With democracy facing profound challenges at home and abroad,
higher education’s civic mission—affirmed since the founding of the
Republic--has become more important than ever before. Today, with
the majority of Americans seeking postsecondary education, higher
education can become an essential training ground for civic leadership and
community engagement. Through our efforts, each new generation can prepare
for its role in supporting a common and public good.
Hundreds of postsecondary institutions already have taken concerted action
to renew their civic missions. Through the creation of curricula engaged with
real world problems, powerful civic experiences and research, and long-term
community partnerships, pacesetting institutions across all sectors of higher
education now are contributing to the development of more just and inclusive
societies, at home and abroad.
These efforts are a strong beginning, but much more is needed to make democracy
learning expected, rather than possible, for postsecondary students. Today, higher
education is dotted with pockets of great democracy learning and practice. But to
fulfill higher education’s civic mission, we need to make civic inquiry and
democracy engagement part of each student’s educational pathway.
As the 1947 Truman Commission urged after the horrors of World War II, higher
education’s principal purposes are to bring “to all the people of the Nation,
a fuller realization of democracy in every sphere of life” and the
“application of creative imagination and trained intelligence to the solution
of social problems....”
Today our social problems encompass equity, the environment, racial healing and
justice, social trust, food and housing security, economic opportunity, and a
living wage for all who work. For many students, these problems are both daily
realities and daunting barriers to college enrollment and persistence.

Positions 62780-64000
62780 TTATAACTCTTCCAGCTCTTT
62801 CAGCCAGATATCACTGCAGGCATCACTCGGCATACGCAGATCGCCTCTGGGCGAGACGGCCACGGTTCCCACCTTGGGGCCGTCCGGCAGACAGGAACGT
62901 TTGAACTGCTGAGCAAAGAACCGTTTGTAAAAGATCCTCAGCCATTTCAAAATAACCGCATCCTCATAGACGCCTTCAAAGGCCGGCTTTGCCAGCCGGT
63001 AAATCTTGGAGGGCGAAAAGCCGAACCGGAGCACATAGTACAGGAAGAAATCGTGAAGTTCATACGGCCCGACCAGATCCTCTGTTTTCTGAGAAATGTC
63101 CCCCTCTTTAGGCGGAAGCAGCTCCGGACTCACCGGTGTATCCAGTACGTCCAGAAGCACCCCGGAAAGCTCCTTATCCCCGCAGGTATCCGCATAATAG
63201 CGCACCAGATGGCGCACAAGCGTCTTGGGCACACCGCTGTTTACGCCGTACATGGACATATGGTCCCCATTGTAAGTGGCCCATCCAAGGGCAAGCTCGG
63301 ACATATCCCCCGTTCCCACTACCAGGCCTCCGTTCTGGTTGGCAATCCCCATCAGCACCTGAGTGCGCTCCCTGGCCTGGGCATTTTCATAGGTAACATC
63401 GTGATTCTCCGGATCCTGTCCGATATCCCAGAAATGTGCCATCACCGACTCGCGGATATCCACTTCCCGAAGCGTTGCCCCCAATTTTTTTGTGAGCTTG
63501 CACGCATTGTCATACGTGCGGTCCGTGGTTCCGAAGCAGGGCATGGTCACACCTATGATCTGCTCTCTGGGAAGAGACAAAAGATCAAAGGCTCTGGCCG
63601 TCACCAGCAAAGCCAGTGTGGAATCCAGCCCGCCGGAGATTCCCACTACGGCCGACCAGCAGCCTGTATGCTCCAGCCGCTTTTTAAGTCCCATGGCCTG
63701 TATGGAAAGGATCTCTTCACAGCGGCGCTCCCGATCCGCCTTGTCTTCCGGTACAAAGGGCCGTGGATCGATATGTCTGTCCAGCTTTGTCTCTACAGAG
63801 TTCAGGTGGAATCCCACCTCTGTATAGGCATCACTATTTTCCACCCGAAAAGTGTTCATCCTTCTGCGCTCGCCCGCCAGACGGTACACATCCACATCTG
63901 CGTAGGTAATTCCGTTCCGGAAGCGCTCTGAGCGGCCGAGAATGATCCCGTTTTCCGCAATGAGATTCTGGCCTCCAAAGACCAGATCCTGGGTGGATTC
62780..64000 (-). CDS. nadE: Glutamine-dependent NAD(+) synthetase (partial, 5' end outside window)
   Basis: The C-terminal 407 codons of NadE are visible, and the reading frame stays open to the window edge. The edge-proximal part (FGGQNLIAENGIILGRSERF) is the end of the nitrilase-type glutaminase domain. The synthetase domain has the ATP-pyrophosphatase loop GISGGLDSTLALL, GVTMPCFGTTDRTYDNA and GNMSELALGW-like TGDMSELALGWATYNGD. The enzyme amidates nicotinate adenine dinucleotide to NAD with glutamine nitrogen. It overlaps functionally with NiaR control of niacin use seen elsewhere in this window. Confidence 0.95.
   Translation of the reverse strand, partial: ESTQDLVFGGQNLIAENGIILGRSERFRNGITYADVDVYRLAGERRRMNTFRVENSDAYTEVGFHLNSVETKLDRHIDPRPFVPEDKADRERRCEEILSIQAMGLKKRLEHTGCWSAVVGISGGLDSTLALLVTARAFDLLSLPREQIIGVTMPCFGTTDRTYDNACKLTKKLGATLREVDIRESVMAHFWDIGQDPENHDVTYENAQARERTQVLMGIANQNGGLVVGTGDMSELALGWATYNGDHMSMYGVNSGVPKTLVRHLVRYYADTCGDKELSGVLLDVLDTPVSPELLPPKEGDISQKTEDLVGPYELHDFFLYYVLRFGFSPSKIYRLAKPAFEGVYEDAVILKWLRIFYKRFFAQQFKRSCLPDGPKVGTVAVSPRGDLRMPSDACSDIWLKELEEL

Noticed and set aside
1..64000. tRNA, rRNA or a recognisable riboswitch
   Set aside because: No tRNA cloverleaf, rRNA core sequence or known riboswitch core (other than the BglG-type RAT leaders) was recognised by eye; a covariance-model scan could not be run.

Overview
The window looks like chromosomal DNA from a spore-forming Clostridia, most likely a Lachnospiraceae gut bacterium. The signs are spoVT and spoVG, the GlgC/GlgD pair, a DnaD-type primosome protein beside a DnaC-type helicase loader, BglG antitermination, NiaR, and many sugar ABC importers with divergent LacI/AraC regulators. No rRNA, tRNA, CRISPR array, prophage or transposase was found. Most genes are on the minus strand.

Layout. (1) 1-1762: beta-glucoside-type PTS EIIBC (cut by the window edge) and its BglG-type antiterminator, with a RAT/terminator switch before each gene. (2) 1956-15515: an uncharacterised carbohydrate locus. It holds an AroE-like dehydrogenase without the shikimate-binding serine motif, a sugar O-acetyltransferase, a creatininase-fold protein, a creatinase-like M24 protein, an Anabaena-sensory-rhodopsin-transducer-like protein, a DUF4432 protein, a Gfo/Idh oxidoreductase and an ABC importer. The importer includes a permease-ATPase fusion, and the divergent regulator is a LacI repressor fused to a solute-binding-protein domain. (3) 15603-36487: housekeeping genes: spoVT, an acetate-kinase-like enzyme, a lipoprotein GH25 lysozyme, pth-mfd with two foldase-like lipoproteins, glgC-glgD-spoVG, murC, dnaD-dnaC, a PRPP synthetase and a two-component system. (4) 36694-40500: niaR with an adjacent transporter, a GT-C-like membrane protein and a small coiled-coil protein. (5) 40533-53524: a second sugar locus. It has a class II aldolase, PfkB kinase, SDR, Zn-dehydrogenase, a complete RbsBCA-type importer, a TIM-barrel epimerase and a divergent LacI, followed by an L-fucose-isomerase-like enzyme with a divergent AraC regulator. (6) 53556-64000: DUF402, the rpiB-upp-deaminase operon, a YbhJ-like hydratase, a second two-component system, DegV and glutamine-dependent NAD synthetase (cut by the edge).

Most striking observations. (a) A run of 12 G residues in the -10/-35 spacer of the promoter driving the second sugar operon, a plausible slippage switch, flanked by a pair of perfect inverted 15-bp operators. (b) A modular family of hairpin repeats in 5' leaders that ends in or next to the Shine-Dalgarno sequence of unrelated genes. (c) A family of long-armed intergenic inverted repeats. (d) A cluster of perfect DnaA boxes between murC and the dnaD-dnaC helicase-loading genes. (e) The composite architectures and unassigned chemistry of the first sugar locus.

Students want to help create solutions that transform lives. We owe all students
a quality education that empowers them to learn and act, alongside diverse partners,
to build a better future. We owe them, as well, a strong foundation in civil
discourse–the capacity and commitment to engage respectfully and productively with
views and experiences different from their own.
Equally important, we must rally to build public recognition that, just as civic
learning is a core purpose for postsecondary education, it also builds essential
workforce skills. Teamwork, communication, problem-solving, critical thinking,
and engagement across differences are the real-world skills that build both better
democracies and creative economies. Investing in democracy learning expands economic
opportunity as well.
It is time to make high quality, equity-committed civic learning expected and
experienced across postsecondary education.
Toward that end, each of the Signatories
to this statement pledges to:
Shared Commitment Signatories and Partners
Affirm the civic mission of postsecondary education and take vigorous action to
help higher education fulfill that mission;
Showcase examples in our community of civic engagement and democracy learning
at scale – involving all students and especially students from communities that
have been chronically underserved in U.S. society;
Engage public and policy leaders with the importance of higher education’s civic
mission and the need to advance equity-committed civic learning in college;
Support and align with educational reforms in P-12 civics and history that
also are moving forward in U.S. states, communities, and schools;
Work in our own contexts to provide high quality civic learning for students,
including: connections between curricular and experiential learning;
opportunities to work on significant public problems; practice in constructively
engaging views different from one’s own; and disaggregated evidence about what
works and what needs improvement in students’ experience of democracy learning;
Provide leaders and educators the support needed to deepen civic learning and
democracy engagement in their own contexts; to make equitable participation a
documented achievement; and to work toward a common goal of creating a
high quality, civic-oriented postsecondary education for all U.S. students.